Role of medullary hemodynamics in the natriuresis of drug-induced renal vasodilation in the rat.
In contrast to most renal vasodilators, such as acetylcholine (ACh), secretin increases renal blood flow in the dog without a marked effect on sodium excretion (UNaV). To investigate this observation, we studied the relationship between renal vasodilation, UNaV, and papillary plasma flow (PPF) in rats, infused either with ACh or secretin into the aorta at the level of both renal arteries. ACh significantly increased GFR, PAH clearance, and UNaV (delta + 0.35 ml/min, + 2.11 ml/min and + 1.77 muEq/min, respectively; P < 0.05). PPF rose from 50 +/- 2.6 ml/min 100 g (mean +/- SE) in control rats to 91 +/- 4.7 ml/min 100 g after ACh (p < 0.001). Despite a similar increase in PAH clearance after secretin (+ 2.21 ml/min; P < 0.01), UNaV remained unchanged and PPF was only slightly, although significantly, increased (from 50 +/- 2.6 ml/min 100 g to 65 +/- 2.75 ml/min 100 g; P < 0.05). Both total kidney and papillary vasodilation, and the increase in UNaV after ACh were blocked by previous administration of meclofenamate (M), a prostaglandin inhibitor. No effect of M in secretin-infused rats was observed. In conclusion, the relationship between a total renal vasodilation and natriuresis was dissociated with secretin, but not with ACh. However, a relationship between the natriuresis and influence on papillary hemodynamics was observed with both vasodilators. Finally, the renal hemodynamic and natriuretic effects of ACh are probably mediated by prostaglandin release.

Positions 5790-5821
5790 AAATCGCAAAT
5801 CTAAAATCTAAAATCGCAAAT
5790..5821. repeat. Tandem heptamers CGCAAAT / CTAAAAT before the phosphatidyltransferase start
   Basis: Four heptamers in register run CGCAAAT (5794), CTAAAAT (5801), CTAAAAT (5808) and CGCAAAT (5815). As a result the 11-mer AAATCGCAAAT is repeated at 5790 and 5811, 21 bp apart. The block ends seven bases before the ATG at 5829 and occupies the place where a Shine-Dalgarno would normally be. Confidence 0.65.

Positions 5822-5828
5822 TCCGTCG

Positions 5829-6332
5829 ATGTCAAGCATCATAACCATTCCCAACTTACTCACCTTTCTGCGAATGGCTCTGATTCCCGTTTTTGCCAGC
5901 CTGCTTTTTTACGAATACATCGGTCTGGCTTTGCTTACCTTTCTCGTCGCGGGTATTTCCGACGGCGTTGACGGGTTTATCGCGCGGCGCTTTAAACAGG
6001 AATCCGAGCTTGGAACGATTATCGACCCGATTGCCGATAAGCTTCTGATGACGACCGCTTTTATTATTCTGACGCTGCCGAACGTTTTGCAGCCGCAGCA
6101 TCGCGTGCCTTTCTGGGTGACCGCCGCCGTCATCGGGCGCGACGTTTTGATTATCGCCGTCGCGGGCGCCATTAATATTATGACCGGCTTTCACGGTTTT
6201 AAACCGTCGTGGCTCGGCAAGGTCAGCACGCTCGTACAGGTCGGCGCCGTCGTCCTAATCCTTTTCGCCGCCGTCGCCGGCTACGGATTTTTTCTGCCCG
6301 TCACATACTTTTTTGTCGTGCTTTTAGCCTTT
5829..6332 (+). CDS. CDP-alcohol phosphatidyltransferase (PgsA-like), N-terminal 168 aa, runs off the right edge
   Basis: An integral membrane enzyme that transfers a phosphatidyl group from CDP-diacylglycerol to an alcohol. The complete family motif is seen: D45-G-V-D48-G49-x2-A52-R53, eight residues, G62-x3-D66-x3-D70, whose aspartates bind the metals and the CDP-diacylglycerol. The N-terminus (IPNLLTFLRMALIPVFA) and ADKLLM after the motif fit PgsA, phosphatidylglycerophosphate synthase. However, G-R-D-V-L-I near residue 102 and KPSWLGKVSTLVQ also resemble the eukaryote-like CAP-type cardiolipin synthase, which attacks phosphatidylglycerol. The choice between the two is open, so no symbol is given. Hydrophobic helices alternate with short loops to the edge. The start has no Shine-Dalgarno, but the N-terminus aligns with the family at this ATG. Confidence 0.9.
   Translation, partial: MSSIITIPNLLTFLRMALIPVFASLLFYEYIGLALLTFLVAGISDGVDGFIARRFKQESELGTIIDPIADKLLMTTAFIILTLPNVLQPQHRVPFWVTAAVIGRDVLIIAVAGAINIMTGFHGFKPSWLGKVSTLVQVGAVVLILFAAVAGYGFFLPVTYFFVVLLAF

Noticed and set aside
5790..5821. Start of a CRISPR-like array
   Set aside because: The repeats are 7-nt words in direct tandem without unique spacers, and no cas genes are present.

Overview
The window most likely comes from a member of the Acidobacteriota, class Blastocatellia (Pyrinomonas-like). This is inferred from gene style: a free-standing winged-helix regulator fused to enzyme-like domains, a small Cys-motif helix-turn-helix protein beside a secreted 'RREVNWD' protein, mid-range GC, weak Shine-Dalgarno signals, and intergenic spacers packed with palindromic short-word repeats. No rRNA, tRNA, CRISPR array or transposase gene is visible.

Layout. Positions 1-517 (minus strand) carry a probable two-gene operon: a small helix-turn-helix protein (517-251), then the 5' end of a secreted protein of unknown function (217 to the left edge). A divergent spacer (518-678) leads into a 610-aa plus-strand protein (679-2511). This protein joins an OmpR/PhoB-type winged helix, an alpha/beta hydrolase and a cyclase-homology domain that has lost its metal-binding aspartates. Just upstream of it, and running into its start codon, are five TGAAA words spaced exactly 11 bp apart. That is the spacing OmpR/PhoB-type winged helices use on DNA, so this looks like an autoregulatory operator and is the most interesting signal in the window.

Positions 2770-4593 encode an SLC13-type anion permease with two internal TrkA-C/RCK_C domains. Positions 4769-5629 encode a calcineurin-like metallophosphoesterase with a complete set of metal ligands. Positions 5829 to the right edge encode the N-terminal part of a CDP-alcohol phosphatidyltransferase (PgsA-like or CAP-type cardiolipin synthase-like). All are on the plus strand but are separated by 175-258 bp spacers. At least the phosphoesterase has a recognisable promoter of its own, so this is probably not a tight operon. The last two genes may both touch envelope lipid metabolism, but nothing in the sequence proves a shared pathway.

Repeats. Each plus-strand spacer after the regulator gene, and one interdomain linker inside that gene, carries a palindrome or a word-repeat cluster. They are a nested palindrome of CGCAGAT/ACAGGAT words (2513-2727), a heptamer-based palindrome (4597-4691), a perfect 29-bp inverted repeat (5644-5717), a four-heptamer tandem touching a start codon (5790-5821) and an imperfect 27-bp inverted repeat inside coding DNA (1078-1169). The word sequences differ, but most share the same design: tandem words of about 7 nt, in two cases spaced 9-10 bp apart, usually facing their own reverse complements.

- Copyright © 1980 by American Heart Association